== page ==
Life Advocacy Briefing

May 5, 2014

Student Fellowship Wins Contraception Mandate Waiver
Enforcement Forestalled / Standing for Life in Oklahoma
Doctor Leaves Abortion Behind / How Long? / Uh-Oh
ObamaCare’s Slippery Slope

Student Fellowship Wins Contraception Mandate Waiver

THE FELLOWSHIP OF CATHOLIC UNIVERSITY STUDENTS HAS BEEN GRANTED a waiver from the Obama Regime’s mandate that businesses and organizations cover abortifacient contraceptives and sterilization under insurance for employees.

The “FOCUS” waiver did not come via the White House or even the bureaucracy, as scores of other mandate waivers have; it came in a ruling from the US District Court based in Colorado, and it will “remain in effect,” reports Christian Today, “until the US Supreme Court [rules in] the cases of the large chain retailer Hobby Lobby and the small family business Conestoga Wood Specialties, both of whom are suing the [Dept. of Health & Human Services] over the same rules. A ruling in the cases is expected by the end of summer,” reports Christian Today. We at Life Advocacy anticipate a ruling in Hobby Lobby and Conestoga in June or early July; the Supreme Court heard oral arguments in those cases in March.

“While religious institutions like churches, synagogues, temples and mosques are exempt from this rule,” notes Christian Today, “businesses with a religious ethos are not provided that same protection, [which] has given rise to a number of businesses with religious connections attempting to sue the government because of the legal requirement to pay for medications … which they find morally objectionable.

“FOCUS argued that this policy violated the First and Fifth Amendment[s to] the US Constitution,” reports Christian Today, “which provide for religious freedom and protection from ‘abuses of government authority’ respectively. They also,” notes the news source, “cited the Religious Freedom Restoration Act, which permits religious exemptions to laws for the general population under special circumstances.”


Enforcement Forestalled

DR. JAMES DOBSON’s FAMILY TALK HAS WON a temporary injunction protecting him from being federally mandated to provide insurance coverage of abortifacient contraceptives and sterilization procedures under ObamaCare.

The ruling by District Judge Robert Blackburn does not conclude the lawsuit, but it did stop the clock on the Obama Regime’s attempt to force the leading Christian conservative’s radio operation into furnishing the coverage or facing fines of up to $36,500 per employee per year, reports Garth Kant for The fines would have begun on May 1, had the injunction not been granted, and Dr. Dobson said, reports Mr. Kant, “‘We would have closed our doors.’”


Standing for Life in Oklahoma

OKLAHOMA GOV. MARY FALLIN (R) SIGNED INTO LAW in late April tightened restrictions on RU-486, reports Kirsten Andersen for, “requiring abortionists to follow FDA [Food & Drug Administration] guidelines when prescribing it.” The statute takes effect Nov. 1.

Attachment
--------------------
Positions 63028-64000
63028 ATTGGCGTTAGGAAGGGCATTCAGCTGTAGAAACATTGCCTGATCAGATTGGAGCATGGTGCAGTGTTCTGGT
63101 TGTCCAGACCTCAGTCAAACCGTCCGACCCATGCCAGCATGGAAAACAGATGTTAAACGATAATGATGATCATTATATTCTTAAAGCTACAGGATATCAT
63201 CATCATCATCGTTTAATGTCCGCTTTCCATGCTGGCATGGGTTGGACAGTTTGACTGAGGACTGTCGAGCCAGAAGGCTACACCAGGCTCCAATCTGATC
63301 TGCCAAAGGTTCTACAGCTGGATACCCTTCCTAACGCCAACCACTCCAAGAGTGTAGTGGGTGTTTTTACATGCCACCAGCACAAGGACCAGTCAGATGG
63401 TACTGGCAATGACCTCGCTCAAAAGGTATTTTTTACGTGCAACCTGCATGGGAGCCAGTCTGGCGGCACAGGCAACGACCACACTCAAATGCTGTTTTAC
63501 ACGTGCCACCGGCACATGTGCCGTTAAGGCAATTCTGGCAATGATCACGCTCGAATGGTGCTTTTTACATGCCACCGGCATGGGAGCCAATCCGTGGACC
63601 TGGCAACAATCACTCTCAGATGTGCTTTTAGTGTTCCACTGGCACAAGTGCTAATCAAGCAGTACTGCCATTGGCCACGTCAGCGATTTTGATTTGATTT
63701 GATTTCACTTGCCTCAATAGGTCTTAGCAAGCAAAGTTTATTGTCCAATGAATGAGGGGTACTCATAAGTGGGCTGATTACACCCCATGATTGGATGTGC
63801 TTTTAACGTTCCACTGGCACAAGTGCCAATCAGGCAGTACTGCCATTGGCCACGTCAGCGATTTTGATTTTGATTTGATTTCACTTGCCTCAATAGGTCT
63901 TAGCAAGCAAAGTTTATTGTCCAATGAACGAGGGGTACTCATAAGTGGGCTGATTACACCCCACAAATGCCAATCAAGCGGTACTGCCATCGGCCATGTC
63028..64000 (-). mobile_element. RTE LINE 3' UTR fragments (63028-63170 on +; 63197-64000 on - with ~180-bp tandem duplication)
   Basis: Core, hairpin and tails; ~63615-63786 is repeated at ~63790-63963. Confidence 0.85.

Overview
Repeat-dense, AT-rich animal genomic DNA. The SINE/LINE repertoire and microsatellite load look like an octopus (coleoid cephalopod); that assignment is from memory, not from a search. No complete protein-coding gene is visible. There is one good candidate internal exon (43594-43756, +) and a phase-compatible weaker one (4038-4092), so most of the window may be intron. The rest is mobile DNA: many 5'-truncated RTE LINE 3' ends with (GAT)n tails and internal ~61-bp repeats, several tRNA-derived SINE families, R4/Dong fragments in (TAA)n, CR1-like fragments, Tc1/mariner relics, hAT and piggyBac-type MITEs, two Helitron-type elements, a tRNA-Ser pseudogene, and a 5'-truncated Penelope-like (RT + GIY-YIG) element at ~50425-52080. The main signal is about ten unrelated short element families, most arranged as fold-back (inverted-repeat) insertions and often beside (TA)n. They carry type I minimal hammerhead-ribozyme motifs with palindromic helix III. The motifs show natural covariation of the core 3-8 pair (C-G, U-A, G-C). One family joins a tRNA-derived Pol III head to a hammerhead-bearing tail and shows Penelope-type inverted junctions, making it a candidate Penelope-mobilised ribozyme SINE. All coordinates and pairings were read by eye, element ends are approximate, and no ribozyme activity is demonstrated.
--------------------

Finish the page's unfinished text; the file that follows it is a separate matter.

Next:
Abortionists, including the cartel’s trend-setter, Planned Parenthood, have regularly ignored the FDA’s guidelines setting a 49-day limit on the administration of RU-486. “Abortionists currently use the drugs for two weeks later than that,” notes Ms. Andersen, “because they claim it is less invasive than surgical abortion. Abortionists also typically use only one-third of the recommended dose of the costly baby-killing drug mifepristone as a cost-cutting measure,” she writes, “while doubling up on the cheaper half of the drug cocktail, misoprostol, which expels the body.

“The new law will prohibit both practices,” Ms. Andersen reports, “requiring abortionists to follow FDA guidelines for both timing and dosage.”

This is not the first time Oklahoma has sought to protect chemical abortion customers. The Oklahoma Supreme Court struck down the RU-486 legislation signed by Gov. Fallin in 2011. That law included the same restrictions as above “but also,” reports Ms. Andersen, “included a provision requiring that abortionists give a woman a health exam before dispensing RU-486 to assess how far along she is into pregnancy,” an eminently sensible provision but one which the abortion industry protested as a curb on telemed abortions, wherein the RU drug cocktail is dispensed by a doctor who interviews his customer via remote computer and never examines his “patient,” a practice which the Iowa Board of Medicine barred several months ago but which evidently was embraced by Oklahoma’s high court.

Since [Gov.] Fallin’s inauguration [in 2011], she has signed multiple pro-life bills,” notes LifeSiteNews, “including the new abortion drug law and its predecessor, a 20-week abortion ban and a [law] prohibiting health plans sold in Oklahoma from covering elective abortions.”

It appears from a later report by Ms. Andersen that Gov. Fallin will soon find another pro-life bill on her desk. Still in the legislative process but going strong is a bill tightening abortuary safety standards – including requiring abortionists to have admitting privileges at a nearby hospital – and to “place strict limits,” writes Ms. Andersen, “on embryonic experimentation.”